I-pad, huh? Well, the jokes are pretty easy to make.
[Thanks to Wendy W for the link]
As the NYT piece also suggests, this is not a laughing matter for those firms using iPad for their existing products, but this is not the first time Apple has done this. The cool technology will almost certainly overwhelm those companies that use the name, although perhaps not in Europe since American companies tend to lose patent/copyright battles there.
Of course, the real question is what products will the iPad kill in the marketplace? The iTouch, perhaps. Netbooks--cheap, limited laptops used mostly for email and internet--certainly. Kindle and other e-book readers, probably. It depends on whether the equivalent for iTunes for books has enough books. That really is one of the big battles over the next few years--who gets enough books into the proprietary format to win the book reader wars. Given the shortage of bookshelves in my house, this may not be trivial for me.
Apps!!! Oh but the joy of apps will mean that the iPad will do quite well for those needing tech for tech's sake. If I had some extra cash, I would certainly get an iPad so that I can app away. Thus far, I have resisted the iPhone and the iTouch but not the iPods. I think it might be ironic that I started using iPods as backup hard drives, but the limited memory of the iTouch and iPad deter me just a bit since I want my computer to have heaps of room.
Ah, and there is the challenge--are people willing to buy the iPad to be their computer and not just as a bigger iTouch/iPhone type device? Touch typing on screens is not going to work for most people for any lengthy documents, so there is going to be a keyboard/dock to be added on, but my guess is that those add-ons will be difficult to drag onto planes, into cafes and the like. The iPad is likely to make a dent on the low end of the laptop market, but I think laptops are going to do fine in this competition. I use a thinkpad precisely because I want to be able to type comfortably. I do use base stations/docking stations at home and at school though to ease my usage (keyboards, bigger monitor, trackballs) so I can imagine someone getting an iPad and buying the additional stuff. The difference again is that the iPad is not going to be easy to type on, whereas I can and do take my laptop on the road and still be productive as a researcher (typing in interview notes, for instance).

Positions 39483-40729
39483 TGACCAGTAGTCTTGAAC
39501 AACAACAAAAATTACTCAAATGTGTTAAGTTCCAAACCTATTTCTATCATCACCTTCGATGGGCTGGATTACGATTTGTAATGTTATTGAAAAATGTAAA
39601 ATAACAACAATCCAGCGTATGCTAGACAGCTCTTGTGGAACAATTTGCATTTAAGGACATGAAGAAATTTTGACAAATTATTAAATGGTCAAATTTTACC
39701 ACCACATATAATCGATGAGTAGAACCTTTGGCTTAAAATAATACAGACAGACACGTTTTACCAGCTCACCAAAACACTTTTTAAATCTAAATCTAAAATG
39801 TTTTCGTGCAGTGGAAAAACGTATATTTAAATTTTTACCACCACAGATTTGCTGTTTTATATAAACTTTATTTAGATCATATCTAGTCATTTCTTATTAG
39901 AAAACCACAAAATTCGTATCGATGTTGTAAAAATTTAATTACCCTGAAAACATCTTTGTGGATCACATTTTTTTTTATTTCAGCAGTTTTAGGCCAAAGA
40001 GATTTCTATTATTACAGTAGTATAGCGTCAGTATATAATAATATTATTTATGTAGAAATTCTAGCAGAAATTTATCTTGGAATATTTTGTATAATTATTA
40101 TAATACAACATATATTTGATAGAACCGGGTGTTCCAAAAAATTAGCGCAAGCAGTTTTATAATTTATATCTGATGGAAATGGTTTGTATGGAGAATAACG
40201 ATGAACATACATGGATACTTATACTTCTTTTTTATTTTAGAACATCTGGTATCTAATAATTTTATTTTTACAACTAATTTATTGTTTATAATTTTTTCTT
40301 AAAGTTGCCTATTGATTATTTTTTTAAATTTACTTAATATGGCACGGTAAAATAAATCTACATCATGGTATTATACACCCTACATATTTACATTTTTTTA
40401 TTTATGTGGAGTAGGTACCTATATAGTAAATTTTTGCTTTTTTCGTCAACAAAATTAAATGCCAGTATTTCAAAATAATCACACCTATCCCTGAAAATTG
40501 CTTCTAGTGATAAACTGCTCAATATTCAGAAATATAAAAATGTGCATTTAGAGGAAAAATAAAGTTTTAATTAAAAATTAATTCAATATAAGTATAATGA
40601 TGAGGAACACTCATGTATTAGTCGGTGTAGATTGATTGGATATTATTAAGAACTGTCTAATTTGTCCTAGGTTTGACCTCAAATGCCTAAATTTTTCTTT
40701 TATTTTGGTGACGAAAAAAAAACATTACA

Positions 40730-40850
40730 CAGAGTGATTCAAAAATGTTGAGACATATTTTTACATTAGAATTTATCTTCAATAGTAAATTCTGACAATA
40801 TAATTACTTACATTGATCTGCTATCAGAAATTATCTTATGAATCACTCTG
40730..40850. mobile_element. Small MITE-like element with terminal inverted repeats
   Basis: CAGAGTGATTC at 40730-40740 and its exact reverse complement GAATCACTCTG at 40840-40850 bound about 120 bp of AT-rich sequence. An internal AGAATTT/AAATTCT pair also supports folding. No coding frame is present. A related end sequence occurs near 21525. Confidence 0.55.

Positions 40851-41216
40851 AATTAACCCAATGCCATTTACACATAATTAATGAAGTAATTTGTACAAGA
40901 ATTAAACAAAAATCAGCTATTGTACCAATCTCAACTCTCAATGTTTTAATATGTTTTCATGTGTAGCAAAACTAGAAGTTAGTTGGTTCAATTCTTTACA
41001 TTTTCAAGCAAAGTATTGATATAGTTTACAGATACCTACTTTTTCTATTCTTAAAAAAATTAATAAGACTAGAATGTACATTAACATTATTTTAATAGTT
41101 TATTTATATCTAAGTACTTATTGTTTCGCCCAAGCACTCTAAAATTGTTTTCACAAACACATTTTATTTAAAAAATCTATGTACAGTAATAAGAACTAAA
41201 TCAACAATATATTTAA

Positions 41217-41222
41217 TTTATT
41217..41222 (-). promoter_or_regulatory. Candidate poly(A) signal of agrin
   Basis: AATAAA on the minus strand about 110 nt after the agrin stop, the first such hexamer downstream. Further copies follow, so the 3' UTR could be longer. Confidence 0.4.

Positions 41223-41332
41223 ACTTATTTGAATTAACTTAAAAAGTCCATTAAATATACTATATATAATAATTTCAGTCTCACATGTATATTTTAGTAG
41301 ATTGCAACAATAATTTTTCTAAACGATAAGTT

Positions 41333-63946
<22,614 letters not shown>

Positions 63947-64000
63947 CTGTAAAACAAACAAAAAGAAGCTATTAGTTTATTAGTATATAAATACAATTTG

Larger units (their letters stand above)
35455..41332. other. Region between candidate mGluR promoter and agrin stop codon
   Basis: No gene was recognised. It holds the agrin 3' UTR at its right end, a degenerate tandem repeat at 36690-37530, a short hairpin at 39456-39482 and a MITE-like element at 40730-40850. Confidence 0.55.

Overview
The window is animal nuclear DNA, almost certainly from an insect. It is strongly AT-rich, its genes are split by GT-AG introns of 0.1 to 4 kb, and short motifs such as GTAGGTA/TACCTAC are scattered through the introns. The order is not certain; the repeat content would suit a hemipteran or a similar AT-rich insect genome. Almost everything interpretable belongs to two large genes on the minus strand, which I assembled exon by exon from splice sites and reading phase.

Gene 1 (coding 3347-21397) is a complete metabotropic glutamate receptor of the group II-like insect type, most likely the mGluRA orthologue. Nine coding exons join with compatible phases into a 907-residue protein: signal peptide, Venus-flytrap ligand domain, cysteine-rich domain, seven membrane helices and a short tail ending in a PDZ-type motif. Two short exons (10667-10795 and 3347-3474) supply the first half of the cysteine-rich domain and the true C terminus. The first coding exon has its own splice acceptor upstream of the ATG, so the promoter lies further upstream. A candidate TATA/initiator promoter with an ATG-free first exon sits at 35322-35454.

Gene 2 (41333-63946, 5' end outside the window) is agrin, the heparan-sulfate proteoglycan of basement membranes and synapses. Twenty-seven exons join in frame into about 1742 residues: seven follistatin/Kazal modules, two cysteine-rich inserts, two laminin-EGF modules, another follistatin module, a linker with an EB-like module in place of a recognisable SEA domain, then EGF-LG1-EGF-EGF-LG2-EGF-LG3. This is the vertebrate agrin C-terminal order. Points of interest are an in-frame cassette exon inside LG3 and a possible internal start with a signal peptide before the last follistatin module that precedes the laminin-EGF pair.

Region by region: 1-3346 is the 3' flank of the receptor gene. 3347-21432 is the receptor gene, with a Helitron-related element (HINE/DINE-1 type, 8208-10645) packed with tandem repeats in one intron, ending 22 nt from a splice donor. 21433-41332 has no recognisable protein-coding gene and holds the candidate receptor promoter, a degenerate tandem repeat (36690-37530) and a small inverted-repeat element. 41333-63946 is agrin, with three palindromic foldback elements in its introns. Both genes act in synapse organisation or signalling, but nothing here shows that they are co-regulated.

So, I want an iPad but will not get one unless a bucket of money drops in my direction. I need a DVR, a second HDTV, blue ray, remote car starter, a new CD/radio/i-Pod player in my car, a new car, and other stuff more. Of course, this raises an additional question--perhaps raised in a book I have not read yet (the Progress Paradox by Gregg Easterbrook)--that we feel as if we do not have enough stuff (and we end up spending far more of our income on things that used to be free--television and now radio, etc) and are falling behind when we are clearly way ahead of the generation before us in terms of luxury. And the technologies do change our spending. I buy far more music now than I did a few years ago but in much smaller increments--one song at a $1 or so a shot via iTunes. I could see the iPad working to increase spending--on apps (will the NYT app be a monthly fee or a one-timer?).
But that is for a rant on another day.